Risky Play / Adventurous play - Excelled Montessori Plus

Risky Play / Adventurous play

risky play

Risky play is a type of play that involves intentionally seeking out or engaging in activities that involve risk or danger. While it may seem counterintuitive, engaging in risky play can actually be beneficial for children’s development, as it allows them to explore and test their limits in a controlled and safe environment.

One of the key benefits of risky play is that it helps children develop important skills and abilities, such as problem-solving, decision-making, risk assessment, and physical coordination. By engaging in activities that require them to think critically and take calculated risks, children can learn how to evaluate potential dangers and make informed choices about how to proceed.

In addition to the cognitive benefits, risky play can also have a number of physical and emotional benefits for children. It can help them build strength, endurance, and coordination, as well as boost their confidence and self-esteem. Engaging in activities that challenge them and push them out of their comfort zone can also help children learn to cope with stress and adversity and develop a sense of resilience and grit.

There are many different types of risky play activities that children can engage in, including climbing, playing sports, exploring nature, and participating in outdoor games and activities. It’s important to ensure that children have access to a variety of play opportunities, and that they are supervised and supported by adults who can help them navigate any potential risks and challenges.

Overall, risky play is a crucial aspect of children’s development, and it’s something that parents and caregivers can encourage and support in a variety of ways. Whether it’s by providing children with access to playgrounds and outdoor spaces, or by encouraging them to take on new challenges and activities, risky play can help children grow and thrive in a healthy and meaningful way. However, it’s also important to ensure that children are safe and protected while engaging in risky play, and to help them develop the skills and judgment they need to evaluate and manage risks effectively.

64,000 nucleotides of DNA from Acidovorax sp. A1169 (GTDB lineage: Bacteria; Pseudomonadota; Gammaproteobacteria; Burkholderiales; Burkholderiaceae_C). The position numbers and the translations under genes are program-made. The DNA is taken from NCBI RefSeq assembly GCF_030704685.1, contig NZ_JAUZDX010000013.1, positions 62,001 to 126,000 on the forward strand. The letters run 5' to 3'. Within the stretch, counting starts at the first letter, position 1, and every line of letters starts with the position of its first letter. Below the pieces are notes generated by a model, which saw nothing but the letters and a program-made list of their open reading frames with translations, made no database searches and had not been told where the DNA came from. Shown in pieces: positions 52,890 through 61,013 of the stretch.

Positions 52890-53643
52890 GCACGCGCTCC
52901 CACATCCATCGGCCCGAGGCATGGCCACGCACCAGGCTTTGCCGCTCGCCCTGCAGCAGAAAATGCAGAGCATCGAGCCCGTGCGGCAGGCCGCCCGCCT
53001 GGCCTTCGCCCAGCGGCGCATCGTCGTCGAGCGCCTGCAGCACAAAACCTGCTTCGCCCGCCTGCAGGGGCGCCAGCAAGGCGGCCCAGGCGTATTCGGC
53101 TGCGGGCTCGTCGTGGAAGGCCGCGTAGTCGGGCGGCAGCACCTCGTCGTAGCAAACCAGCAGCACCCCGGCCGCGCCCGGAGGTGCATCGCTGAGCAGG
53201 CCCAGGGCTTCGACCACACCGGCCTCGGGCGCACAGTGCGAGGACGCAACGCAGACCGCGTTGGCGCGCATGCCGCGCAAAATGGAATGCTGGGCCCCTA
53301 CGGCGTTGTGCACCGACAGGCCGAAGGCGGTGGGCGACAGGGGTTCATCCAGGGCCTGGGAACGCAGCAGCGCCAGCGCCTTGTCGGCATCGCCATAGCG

Are we raising our children in a “cacoon”?

Do you allow your children the same freedoms you enjoyed growing up – spontaneous and unstructured play? Riding a bicycle with friends in the street, playing with mud, and climbing trees. Do you think children are now growing up sheltered in a protected and shielded environment?

There are several potential pitfalls of raising children in a “cocoon” or highly controlled environment, where they are not allowed to take risks or engage in activities that involve some level of uncertainty or potential for error. Some of these pitfalls may include:

  1. Limited opportunities for skill development: By not allowing children to take risks or challenge themselves in a controlled and safe environment, parents may be limiting their children’s ability to develop important skills and abilities such as problem-solving, decision-making, risk assessment, and physical coordination.
  2. Decreased confidence and self-esteem: Engaging in activities that challenge children and push them out of their comfort zone can help them build confidence and self-esteem. If children are not allowed to take risks or challenge themselves, they may miss out on these important benefits.
  3. Increased anxiety and fear of failure: Children who are not allowed to take risks or make mistakes may develop a fear of failure, as they may not have the opportunity to learn from their mistakes and develop a sense of self-agency and control over their own learning and development. This can lead to feelings of anxiety and insecurity.
  4. Reduced social and emotional skills: Risky play and other activities that involve social interaction and communication can help children develop important social and emotional skills such as collaboration, conflict resolution, and empathy. If children are not allowed to participate in these types of activities, they may miss out on these important benefits.
  5. Decreased physical development: Engaging in physical activities that challenge children’s strength, endurance, and coordination can help them develop important physical skills and abilities. If children are not allowed to participate in these types of activities, they may miss out on these important benefits.

Overall, it’s important for parents and caregivers to strike a balance between safety and risk, and to provide children with the opportunity to explore and learn through trial and error in a controlled and supportive environment. This can help children develop the skills and abilities they need to navigate the world around them with confidence and resilience.


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